Jan 15, 2018 | By Alice Gividen
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Sep 24, 2014
Online retail sales will double in Europe by 2019 with this year alone seeing a 17% surge, new research from Mintel shows, as m-commerce plays a significant role in the growth. The €165bn sales figure achieved in 2013 will grow to €330bn by 2019, while 2014’s total online revenue is expected to come in at €193bn, the equivalent of around 7% of all European retail sales. “M-commerce is bolstering growth in e-commerce; we expect the market to continue to see growth underpinned by both mobile shopping and a general strengthening in total retail sales in Europe,” said John Mercer, senior European retail analyst at Mintel.
Italy has the highest number of internet users using a smartphone to shop at 44%, with the UK next with 41%, Spain with 40%, Germany with 33% and France with 28%. Meanwhile, 35% of internet users shop via a tablet in the UK, while that figure is 23% in France and Germany, 26% in Spain and 32% in Italy.
“Mintel’s five-country consumer research shows smartphone shopping is already highly adopted in Europe’s biggest markets,” said Mercer. “Further uptake of shopping by mobile devices, including tablets, will allow more consumers to shop anytime, anywhere – and this is a key factor pushing up e-commerce growth rates. Economic recovery, and a general improvement in overall retail sales, is another.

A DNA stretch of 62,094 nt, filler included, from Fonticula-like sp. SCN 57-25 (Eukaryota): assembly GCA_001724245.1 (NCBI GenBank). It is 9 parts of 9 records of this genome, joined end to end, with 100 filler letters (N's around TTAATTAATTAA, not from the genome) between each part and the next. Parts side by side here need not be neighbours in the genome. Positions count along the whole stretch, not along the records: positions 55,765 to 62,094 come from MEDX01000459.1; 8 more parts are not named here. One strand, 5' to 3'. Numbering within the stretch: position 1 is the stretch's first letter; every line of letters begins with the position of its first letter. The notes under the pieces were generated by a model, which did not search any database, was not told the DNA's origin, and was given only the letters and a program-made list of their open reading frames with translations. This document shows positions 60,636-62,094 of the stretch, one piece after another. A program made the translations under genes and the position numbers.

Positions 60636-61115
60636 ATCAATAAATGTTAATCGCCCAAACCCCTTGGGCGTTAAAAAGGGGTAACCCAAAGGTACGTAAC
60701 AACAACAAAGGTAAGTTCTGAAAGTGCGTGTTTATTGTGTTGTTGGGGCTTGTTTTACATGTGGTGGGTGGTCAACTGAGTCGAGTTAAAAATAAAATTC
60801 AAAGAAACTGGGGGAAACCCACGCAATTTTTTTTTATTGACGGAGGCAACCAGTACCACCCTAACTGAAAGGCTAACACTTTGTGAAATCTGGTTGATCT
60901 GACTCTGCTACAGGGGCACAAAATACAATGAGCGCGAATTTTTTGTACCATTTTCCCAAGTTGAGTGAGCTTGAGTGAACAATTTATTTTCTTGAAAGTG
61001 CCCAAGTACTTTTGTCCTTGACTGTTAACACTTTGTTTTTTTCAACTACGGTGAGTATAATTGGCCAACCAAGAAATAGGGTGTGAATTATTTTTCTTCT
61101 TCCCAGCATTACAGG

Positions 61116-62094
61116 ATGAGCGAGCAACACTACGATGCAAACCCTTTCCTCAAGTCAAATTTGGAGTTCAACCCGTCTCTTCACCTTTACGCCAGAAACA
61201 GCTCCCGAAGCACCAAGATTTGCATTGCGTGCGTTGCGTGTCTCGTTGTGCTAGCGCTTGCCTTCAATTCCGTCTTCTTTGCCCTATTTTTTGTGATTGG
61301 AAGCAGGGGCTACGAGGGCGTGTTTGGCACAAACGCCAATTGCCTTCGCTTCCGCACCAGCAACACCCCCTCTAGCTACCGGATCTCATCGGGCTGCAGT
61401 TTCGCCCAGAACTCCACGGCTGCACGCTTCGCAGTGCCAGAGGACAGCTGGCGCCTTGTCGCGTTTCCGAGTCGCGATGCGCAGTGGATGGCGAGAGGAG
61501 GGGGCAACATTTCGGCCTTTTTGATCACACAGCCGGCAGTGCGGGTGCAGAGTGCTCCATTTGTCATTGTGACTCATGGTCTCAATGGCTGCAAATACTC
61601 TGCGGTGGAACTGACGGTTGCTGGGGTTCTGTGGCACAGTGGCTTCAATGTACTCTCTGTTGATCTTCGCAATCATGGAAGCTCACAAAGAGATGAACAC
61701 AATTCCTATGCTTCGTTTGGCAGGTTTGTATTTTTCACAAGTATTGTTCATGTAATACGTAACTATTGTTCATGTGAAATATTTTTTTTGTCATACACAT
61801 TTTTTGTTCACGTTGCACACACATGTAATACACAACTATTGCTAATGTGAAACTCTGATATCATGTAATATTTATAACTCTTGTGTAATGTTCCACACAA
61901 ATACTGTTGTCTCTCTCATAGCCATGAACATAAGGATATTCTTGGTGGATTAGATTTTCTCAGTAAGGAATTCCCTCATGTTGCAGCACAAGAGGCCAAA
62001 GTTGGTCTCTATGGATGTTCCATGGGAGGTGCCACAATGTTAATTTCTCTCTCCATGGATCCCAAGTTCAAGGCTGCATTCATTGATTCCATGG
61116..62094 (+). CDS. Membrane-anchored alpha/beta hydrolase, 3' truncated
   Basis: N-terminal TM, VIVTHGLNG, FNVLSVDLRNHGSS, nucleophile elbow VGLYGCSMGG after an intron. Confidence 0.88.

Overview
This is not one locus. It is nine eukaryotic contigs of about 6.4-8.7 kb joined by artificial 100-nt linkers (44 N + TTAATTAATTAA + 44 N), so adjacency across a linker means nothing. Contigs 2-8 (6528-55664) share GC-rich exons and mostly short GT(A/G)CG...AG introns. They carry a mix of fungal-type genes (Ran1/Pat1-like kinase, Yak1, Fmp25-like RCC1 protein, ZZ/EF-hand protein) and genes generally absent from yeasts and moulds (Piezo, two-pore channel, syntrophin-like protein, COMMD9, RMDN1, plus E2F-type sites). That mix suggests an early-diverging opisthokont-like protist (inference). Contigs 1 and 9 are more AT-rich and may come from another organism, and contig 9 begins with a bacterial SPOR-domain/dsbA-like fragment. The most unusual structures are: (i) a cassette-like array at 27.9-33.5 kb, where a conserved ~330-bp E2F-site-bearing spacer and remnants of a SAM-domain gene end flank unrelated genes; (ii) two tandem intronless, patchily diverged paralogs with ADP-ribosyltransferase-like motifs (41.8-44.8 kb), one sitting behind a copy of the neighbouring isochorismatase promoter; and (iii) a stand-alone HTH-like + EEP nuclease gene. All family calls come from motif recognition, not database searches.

“While the research shows a high proportion of tablet shopping is done at home rather than on the go, these devices are still making online shopping an easier, more attractive option for consumers even if they are ‘sofa shopping’ rather than buying on the move. So increased ownership of tablets is still likely to bolster online sales growth,” Mercer said.
Clothing and footwear is the most popular category bought online, with 70% of UK internet shoppers having bought it online in the past 12 months. In Germany that figure is 68%, while in France it is 58%, in Italy 52% and in Spain 50%.
And the UK leads in the overall proportion of retail sales that are conducted online at just over 11%, bolstered by a strong grocery market which makes up 19% of the total e-commerce sector in the country. Online sales in Germany, meanwhile, make up 10% of its retail sales, while Norway is the next highest with 8%.
“There remains a north/south division in e-commerce: the highest penetration of internet retailing is seen in affluent, northern European countries, while in southern Europe, traditional, store-based retailing accounts for the overwhelming majority of retail sales,” said Mercer. “The share of all retail accounted for by e-commerce is pushed up in the UK by its relatively mature online grocery market. And, in contrast, the proportion of all retail going online in Germany is depressed a little by the near-absence of a serious online grocery market.”
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